Big Pharma M&A a boon for business, says Thermo Fisher

Thermo Fisher says it is well positioned to benefit from recent M&A activity within the biopharma space: Takeda and Shire, BMS and Celgene, AbbVie and Amgen.

So far, 2019 has been a big year for Big Pharma megamergers. Takeda completed its $62 billion (€56 billion) takeover of Shire in January, Bristol-Myers Squibb is moving closer to joining with Celgene in a $74 billion deal, and last month AbbVie entered an agreement to buy Allergan for $63 billion.

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The biopharma space is entwined with third-party firms supporting complex supply chains, thus consolidation and the inevitable synergies in the sector will always have an effect on suppliers and outsourcing partners.

According to CEO Marc Casper, historically Thermo Fisher has “done well when the pharmaceutical industry has consolidated because we are part of the synergy plans, and we bring our best thinking and help our customers meet their innovation and productivity level.”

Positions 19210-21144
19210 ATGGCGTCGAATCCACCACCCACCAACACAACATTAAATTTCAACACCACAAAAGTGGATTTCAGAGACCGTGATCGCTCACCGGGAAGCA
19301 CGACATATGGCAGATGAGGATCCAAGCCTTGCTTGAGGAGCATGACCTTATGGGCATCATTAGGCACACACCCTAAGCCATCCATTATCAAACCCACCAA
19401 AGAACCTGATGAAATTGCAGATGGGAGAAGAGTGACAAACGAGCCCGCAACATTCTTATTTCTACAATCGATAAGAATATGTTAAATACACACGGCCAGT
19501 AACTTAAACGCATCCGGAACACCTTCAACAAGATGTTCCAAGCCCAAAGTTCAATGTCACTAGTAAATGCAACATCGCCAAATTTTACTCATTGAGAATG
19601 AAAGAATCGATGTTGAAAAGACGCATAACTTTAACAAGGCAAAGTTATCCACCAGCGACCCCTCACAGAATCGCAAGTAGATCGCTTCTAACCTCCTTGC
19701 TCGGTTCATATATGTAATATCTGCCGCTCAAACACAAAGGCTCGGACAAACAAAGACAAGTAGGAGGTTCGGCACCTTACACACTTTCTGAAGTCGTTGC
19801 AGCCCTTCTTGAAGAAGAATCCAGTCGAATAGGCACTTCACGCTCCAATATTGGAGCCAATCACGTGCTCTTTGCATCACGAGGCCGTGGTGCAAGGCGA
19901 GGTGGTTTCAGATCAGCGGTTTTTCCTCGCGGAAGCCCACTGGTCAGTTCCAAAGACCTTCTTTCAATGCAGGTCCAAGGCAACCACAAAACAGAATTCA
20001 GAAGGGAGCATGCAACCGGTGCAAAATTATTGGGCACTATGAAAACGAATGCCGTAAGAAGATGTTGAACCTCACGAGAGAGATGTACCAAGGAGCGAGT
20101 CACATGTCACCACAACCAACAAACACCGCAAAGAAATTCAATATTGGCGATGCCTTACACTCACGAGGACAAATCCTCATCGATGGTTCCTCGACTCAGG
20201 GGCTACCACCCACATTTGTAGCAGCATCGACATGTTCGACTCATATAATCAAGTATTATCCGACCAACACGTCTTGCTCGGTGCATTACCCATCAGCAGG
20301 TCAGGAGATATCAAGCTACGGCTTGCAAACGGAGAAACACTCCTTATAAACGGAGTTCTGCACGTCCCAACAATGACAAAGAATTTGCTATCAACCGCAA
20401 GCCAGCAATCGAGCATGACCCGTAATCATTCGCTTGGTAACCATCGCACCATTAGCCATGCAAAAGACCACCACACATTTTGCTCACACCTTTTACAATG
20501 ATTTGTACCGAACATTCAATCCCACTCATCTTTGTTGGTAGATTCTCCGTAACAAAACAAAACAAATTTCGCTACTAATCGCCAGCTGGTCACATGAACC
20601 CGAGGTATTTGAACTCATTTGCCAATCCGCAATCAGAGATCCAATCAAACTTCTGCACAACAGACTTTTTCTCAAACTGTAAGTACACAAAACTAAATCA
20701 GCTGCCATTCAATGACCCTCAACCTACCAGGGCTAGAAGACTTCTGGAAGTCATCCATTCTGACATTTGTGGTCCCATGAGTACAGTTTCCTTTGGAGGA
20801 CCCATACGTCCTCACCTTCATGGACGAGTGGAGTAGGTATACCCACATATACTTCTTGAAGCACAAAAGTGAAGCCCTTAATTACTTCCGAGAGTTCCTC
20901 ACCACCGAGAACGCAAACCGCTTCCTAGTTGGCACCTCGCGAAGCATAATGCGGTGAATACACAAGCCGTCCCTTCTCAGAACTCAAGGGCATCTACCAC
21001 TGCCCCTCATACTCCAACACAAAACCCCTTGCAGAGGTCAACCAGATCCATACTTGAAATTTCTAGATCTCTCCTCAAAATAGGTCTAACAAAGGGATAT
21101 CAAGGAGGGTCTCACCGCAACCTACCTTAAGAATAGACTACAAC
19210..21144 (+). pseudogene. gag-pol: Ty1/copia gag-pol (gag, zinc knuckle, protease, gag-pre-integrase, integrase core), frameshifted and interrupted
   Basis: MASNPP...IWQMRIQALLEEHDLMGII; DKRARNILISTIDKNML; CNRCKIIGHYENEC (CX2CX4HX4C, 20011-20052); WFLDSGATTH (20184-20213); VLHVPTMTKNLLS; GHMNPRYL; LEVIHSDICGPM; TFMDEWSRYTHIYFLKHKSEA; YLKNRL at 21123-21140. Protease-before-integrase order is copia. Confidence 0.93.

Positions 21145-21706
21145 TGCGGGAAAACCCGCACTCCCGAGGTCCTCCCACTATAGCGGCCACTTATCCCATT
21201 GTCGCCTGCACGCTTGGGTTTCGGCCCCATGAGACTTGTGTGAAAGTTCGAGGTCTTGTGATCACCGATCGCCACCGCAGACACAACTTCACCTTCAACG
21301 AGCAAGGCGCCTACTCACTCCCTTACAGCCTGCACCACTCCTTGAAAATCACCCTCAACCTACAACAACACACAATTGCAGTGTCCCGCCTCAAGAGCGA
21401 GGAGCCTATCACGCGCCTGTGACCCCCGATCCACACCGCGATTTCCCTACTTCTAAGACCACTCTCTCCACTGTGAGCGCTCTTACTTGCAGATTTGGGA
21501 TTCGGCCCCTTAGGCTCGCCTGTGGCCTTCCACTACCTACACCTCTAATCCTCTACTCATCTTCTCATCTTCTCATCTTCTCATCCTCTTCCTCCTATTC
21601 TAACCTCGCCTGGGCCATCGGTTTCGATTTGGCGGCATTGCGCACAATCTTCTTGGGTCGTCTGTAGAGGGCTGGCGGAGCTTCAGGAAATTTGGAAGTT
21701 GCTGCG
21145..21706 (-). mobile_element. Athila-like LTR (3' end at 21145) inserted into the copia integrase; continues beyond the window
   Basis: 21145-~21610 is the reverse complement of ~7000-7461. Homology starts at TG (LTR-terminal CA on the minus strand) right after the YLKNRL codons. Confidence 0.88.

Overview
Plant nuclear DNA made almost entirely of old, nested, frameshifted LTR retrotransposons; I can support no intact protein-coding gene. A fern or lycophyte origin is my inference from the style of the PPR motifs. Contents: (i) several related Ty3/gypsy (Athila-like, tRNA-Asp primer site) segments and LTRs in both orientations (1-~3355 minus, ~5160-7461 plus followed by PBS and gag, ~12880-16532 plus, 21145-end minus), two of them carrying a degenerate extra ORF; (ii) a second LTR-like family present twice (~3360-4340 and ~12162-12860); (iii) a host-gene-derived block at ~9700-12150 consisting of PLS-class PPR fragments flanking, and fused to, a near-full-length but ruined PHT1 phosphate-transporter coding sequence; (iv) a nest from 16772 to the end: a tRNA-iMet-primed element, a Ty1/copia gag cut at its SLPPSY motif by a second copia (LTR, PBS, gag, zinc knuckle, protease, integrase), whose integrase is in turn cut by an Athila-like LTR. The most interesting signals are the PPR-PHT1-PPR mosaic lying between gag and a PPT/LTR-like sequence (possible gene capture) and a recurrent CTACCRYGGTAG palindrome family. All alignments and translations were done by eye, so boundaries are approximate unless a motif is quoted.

Speaking during his firm’s Q2 2019 conference call (transcript here), he spoke of Thermo Fisher’s strategy in dealing with the recent M&A activity among some of its customers.

“We will come with proposals to help them be more effective and meet their targets, and our growth has benefited from those events. So we have plans for each of those different combinations. And for the one that’s closed, we’re actively working with the customers; and the other ones, we’re in the planning phase.”

Accelerating growth

For the second quarter, revenue increased 4% to $6.3 billion across the business. Its Life Science Solutions Segment grew 9%, though split figures were not reported.

However, Casper said: “We had another outstanding quarter in bioproduction. And of the results that I’ve read so far, we’re the fastest-growing bioproduction company organically.”

Rival Sartorius reported 21% year-on-year organic growth for the same quarter last week, while Danaher’s Pall saw another quarter of double-digit growth.

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